•    We (the US) had to prove our superiority to the Russians and it raised morale throughout the country. I agree with the latter, not the former (as that way of thinking tends to lead to conflict or war), and why does the US now want to go to Mars - what will that bring?

•    Teflon - untrue,  PTFE was accidentally invented in 1938, patented in 1941, and Teflon was trademarked in1944

•    Velcro  - untrue, invented by a Swiss engineer in 1941 by looking at the hooks on the burdock (arctium lappa) plant. Velcro is actually short for velours crochet, which means velvet hook.

•    The upside-down biro. You don't actually need an upside-down biro in space, as there is no gravity. There is a great story that the Russians saved millions by using pencils, but I don't believe this is true as broken bits of pencil / pencil shavings floating round in a spaceship would be liable to get into all sorts of places they shouldn't and could lead to a plethora of problems.

And this for me raises the fundamental questions, which have to be asked at the beginning of any project, especially in these times of limited financial resource:

•    Why are we doing this?

•    What is it worth?


If these questions cannot be answered, then IMHO the whole project should be shelved.

Just because something is technically possible, does not in any way mean that it is justified from a business point of view. There is, of course, a counter argument that this will stifle innovation and creativity and that sometimes the great ideas come out of something that looks like it is a total waste of time at the outset. True, and if possible a budget should be set aside for blue-sky thinking and experimentation, but my point is that investing huge quantities of money in something with no justification is a luxury, which we currently cannot afford.

Hence, I would like to see the same principles applied to IT projects. Every project should be presented in business terms, not in some boring technical jargon, which no-one understands and which no-one cares about. For this to happen, IT strategy and business strategy need to be joined at the hip. I have seen, far too often, the IT department which decides what its strategy should be and presents it to the business as a fait accompli; I see IT reporting into a CFO, who can only see the bottom line and nothing beyond, and I see too many businesses, which decide a business strategy, don't bother to tell IT what it is and then complain that IT doesn't deliver what they wanted.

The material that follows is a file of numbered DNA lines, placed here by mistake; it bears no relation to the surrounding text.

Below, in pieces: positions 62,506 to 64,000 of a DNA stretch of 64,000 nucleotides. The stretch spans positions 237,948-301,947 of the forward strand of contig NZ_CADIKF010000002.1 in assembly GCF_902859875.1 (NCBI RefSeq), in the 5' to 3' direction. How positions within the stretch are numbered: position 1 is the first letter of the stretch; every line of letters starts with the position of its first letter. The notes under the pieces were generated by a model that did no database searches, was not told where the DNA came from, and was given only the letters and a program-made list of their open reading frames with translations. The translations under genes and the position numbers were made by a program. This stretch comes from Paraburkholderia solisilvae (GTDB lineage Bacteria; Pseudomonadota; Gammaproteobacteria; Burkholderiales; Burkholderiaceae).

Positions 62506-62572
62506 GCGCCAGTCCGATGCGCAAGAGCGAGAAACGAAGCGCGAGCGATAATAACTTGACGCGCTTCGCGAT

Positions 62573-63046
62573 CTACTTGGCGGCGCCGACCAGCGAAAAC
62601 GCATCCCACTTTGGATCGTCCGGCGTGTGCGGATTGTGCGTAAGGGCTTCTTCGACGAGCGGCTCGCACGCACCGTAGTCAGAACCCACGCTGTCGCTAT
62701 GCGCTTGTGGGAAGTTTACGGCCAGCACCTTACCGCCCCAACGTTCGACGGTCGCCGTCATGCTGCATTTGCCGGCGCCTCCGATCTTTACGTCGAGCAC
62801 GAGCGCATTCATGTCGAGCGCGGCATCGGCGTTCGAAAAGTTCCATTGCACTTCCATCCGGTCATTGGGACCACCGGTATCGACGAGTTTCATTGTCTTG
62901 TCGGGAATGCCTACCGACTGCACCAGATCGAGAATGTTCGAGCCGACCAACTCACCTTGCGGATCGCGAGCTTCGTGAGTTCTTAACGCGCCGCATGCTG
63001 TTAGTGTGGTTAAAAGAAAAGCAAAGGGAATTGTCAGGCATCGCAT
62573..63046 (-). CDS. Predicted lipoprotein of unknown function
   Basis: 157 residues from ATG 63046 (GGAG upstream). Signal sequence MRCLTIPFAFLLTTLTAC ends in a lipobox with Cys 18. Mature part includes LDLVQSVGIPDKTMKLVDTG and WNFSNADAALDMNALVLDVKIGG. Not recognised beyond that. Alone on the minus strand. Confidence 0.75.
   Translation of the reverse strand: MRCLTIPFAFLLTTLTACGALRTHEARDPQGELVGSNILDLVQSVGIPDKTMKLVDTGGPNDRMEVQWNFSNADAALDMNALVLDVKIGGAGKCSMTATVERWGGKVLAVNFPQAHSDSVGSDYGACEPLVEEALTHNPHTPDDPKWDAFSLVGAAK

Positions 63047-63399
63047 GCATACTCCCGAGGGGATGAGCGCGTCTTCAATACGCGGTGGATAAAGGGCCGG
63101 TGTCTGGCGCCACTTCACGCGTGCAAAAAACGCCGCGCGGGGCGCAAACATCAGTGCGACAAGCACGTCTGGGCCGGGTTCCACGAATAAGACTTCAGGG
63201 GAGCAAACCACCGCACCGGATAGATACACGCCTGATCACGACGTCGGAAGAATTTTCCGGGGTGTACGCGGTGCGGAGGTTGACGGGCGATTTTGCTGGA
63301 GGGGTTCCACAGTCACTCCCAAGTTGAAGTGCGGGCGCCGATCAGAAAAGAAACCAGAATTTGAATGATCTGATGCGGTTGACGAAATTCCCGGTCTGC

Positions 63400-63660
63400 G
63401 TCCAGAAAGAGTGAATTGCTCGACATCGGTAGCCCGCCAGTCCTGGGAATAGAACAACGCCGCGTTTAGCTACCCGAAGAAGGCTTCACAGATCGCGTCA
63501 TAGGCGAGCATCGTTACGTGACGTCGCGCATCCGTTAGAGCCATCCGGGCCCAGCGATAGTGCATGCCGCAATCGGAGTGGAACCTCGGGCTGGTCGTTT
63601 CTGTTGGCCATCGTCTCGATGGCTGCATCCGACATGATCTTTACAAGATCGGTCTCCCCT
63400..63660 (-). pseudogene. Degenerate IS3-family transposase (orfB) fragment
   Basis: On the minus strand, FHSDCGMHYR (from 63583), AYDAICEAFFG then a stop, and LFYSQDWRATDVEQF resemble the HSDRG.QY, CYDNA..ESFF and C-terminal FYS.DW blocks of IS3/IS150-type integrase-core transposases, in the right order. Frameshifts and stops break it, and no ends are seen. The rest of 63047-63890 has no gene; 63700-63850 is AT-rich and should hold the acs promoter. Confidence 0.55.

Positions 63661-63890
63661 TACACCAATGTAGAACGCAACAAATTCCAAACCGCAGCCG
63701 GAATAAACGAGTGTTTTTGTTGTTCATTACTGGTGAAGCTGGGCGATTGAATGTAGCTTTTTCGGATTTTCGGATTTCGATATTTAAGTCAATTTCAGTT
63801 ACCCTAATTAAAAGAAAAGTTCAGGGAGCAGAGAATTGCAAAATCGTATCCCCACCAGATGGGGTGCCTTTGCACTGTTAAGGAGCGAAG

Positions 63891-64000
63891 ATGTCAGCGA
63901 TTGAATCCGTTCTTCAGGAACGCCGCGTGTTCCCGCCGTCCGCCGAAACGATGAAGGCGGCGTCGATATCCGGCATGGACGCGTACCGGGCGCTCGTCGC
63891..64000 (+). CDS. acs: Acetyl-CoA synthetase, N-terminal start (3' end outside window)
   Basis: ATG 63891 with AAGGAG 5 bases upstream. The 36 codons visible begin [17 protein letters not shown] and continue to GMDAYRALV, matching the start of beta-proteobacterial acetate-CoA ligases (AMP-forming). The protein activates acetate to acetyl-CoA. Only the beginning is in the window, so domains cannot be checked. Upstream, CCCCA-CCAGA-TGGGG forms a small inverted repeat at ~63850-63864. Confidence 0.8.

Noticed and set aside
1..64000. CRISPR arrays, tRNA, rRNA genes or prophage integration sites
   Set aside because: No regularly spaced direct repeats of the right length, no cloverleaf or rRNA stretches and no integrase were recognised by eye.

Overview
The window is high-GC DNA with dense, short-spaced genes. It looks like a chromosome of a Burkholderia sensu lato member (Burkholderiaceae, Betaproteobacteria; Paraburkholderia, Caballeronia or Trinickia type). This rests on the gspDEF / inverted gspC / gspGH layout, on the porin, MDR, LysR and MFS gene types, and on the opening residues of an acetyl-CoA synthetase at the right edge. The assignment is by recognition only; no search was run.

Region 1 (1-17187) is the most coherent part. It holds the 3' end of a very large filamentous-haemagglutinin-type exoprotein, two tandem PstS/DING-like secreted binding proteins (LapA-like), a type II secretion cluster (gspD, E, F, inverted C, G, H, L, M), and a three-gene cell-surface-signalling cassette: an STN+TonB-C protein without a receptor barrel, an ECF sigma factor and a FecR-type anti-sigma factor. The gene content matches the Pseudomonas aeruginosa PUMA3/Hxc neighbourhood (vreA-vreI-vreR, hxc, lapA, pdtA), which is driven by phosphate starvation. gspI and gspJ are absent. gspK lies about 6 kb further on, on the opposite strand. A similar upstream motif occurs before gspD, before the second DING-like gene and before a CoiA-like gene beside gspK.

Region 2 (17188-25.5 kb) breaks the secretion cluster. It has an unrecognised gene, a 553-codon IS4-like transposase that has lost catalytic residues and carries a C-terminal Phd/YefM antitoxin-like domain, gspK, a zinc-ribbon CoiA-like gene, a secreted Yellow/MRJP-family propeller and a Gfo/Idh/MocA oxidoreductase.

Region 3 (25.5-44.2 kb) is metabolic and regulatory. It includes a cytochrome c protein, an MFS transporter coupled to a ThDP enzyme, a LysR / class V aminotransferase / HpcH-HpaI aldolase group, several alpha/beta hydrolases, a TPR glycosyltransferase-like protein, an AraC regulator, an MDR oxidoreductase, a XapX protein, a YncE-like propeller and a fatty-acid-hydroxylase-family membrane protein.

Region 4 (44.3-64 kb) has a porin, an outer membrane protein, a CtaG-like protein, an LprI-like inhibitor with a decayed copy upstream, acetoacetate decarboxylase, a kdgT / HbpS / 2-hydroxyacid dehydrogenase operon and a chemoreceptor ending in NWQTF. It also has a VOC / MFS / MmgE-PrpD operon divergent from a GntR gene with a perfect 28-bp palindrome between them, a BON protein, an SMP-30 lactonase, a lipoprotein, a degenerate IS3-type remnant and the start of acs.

What the current financial crisis has brought home for me, and I hope for lots of others, is the painful truth that you can't have everything today. Good stuff costs hard work and money, and if you haven't got enough money then you need to prioritise your requirements. Too many people say "I need", when they really mean "I want" or "I would like".

The same thing applies to IT. As a bedrock, I require sound business policies and a strategy that lays out the requirements and the priorities. If I don't have that, then I have a system that will collapse under pressure.
 
It is very easy to run things efficiently in IT - there are loads of tools for people to play with and tune stuff for hours - all of which is a total waste of time and money if they are working on the wrong thing.

The first step is to be effective. Then you run what matters efficiently.

In today's (and any) economic climate it is imperative that IT delivers what the business needs, and this can only be achieved with an open dialogue between the business and IT, where the two parties are equals, explain what they truly need, how much it will cost and what it is worth.
Those of you who know Peter Armstrong know about his sense of humor/humour, and his ability to write books on just about anything, like this novel of his on eco-terrorism. This one is rather funny and is more like talking to Peter in person.

For BSM Review, Peter gets "serious" with Business Service Management: The move to a new way of working >>

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Agile BSM

Discussion around Business Service Management (BSM) has been ongoing for years ...and years ...and years. Yet it remains a fairly immature dialogue as vendors scope BSM to capitalize on their respective product offerings; as IT organizations struggle to articulate the desired end state; and as industry analysts deliver unique perspectives for purposes of differentiation.

Fortunately, the purpose of BSM is so fundamental, so basic, and so obvious ...that vendors, IT organizations, business managers, analysts and editors intuitively "get it" ...dwindling the confusion that so frequently accompanies newer technology concepts. This website is dedicated to the BSM dialogue by whoever wishes to participate. There is no fee to join ...no content that requires a subscription ...and no censorship of reasonable ideas and questions.

IT has been, is and will continue to be hammered for being disconnected from the business needs of the customer that IT serves. Sometimes the IT organization is adequately connected to the business entity, with the value simply unrecognized. More often, IT is guilty of diversionary focus on technology silos that business doesn't care about. BSM is the discipline that aligns the deliverables of IT to the enterprise's business goals.

That discipline comes in the forms of activities, technologies, tools, metrics, processes, best practices and people. BSM creates a laser focus on those deliverables generated by IT into something that is meaningful to the business community. If the IT deliverable is of no importance to the business function, then IT should eliminate or repackage it into a service that carries appropriate business value. BSM success is entirely dependent upon the willingness and skill of both IT and business to have an effective two way conversation ...one party without the other is doomed to failure.

Read my complete introduction: The Why & What of Business Service Management